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Badass Women at Any Age

Feb 18, 2020

Dr. Diane Hamilton, nationally syndicated radio host, speaker, author, educator, and founder/CEO of Tonerra joins me this week to talk about the important subject of curiosity. Diane and I discuss whether we are born curious or if it’s something we can learn and develop, what the cost is when we aren’t curious, and ways we can get more curious! Diane also shares some great insight from her book, Cracking the Curiosity Code, explaining why some people are more curious than others, and what we can do about it.


What You Will Hear in This Episode:


  • ● Curiosity is something we may not take the time each day to sit down and directly think about, but it is a great part of success and many of today’s top learners and earners are highly curious.
  • ● Diane’s radio show, Take the Lead, features interviews with top authors, speakers, thought leaders and more. She noticed that CEO’s and billionaires all seemed to be highly curious, and continue to feed their mind with high-level thoughts and ideas long after they become successful.
  • ● The Curiosity Code Index and Cracking the Curiosity Code book explores not only what makes us curious, but also what holds us back from being even more curious and open to new ideas and concepts. Diane also explores practical steps we can begin to welcome more curiosity in our personal and professional life.
  • ● With innovation and technology rapidly advancing in our culture, now is the perfect time to raise our curiosity, and understand how deep of an impact it has on our success.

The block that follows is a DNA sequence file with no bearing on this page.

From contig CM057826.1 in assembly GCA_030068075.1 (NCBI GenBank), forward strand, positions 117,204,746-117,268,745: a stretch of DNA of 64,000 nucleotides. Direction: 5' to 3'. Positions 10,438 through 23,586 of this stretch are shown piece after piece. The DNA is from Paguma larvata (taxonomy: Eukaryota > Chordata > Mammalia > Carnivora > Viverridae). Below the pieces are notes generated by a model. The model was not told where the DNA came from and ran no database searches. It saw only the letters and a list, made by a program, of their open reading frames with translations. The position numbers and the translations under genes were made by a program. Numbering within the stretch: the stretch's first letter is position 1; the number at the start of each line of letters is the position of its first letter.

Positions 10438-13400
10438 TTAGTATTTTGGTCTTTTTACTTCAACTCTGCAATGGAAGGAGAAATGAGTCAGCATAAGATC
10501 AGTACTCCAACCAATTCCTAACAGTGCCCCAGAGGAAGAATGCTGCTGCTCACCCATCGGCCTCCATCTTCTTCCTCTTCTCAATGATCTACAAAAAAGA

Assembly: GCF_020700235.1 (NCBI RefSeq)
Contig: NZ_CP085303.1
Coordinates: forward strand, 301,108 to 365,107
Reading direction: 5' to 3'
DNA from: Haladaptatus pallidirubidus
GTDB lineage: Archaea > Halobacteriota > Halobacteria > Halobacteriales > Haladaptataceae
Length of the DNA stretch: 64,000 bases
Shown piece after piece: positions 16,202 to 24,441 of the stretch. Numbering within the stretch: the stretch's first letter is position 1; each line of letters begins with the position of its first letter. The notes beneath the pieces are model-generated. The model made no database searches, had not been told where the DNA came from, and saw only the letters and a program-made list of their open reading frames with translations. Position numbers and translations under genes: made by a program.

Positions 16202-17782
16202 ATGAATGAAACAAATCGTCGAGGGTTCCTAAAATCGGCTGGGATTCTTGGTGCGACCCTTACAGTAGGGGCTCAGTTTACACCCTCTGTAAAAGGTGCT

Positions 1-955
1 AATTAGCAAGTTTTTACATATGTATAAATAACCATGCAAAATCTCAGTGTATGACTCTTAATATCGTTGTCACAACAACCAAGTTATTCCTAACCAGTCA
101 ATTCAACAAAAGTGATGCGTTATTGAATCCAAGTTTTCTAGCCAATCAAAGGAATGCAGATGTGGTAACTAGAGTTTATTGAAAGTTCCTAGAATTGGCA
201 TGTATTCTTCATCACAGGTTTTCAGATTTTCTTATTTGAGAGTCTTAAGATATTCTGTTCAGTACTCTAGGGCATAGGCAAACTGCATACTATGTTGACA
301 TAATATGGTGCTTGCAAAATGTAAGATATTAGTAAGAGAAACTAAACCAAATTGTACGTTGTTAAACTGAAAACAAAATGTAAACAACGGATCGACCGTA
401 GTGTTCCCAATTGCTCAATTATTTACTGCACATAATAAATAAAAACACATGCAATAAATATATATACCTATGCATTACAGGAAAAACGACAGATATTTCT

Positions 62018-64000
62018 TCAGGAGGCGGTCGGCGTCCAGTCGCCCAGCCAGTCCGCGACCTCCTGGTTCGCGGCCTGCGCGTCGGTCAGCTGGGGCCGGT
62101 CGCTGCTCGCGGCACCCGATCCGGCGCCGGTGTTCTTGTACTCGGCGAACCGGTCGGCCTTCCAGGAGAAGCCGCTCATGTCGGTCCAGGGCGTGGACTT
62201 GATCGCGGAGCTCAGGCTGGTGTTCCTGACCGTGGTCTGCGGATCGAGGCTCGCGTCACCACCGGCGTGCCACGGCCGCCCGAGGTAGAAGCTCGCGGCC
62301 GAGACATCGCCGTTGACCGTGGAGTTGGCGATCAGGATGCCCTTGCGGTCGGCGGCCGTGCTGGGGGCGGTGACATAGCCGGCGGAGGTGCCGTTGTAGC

• ● Diane names a few of the factors that influence our level of curiosity: FATE (fear, assumptions, technology, and environment).
  • ● The first step is to recognize where you hold back from being more curious, and pinpoint where the problems impact you. Then, you can start small with achievable goals to become more curious. Even if it’s just a conversation a day, that is a big stride towards an overall shift.
  • ● Companies and leaders can become curious about their staff and use the data to increase retention and happiness in the workplace. They can also use it to solve big problems that seemed previously unsolvable.
  • ● Start by writing down things you fear and coming up with a SWOT analysis of how to overcome them.
  • ● When you ask yourself, “what have I learned that’s new today?” it will most likely create an openness to become more curious.
  • Quotes:
  • ● “To me, curiosity ties into status quo thinking, which I’m trying to get organizations away from.”
  • ● “A lot of it is talking to people and explaining that you are developing your sense of curiosity.”
  • ● “As you start questions and listen, you start to see things from other people’s perspective.”
  • ● “The best way to learn something is to teach someone else.”
  • Mentioned:
  • Dr. Diane Hamilton
  • @drdianehamilton
  • Take the Lead
  • The Curiosity Code
  • Cracking the Curiosity Code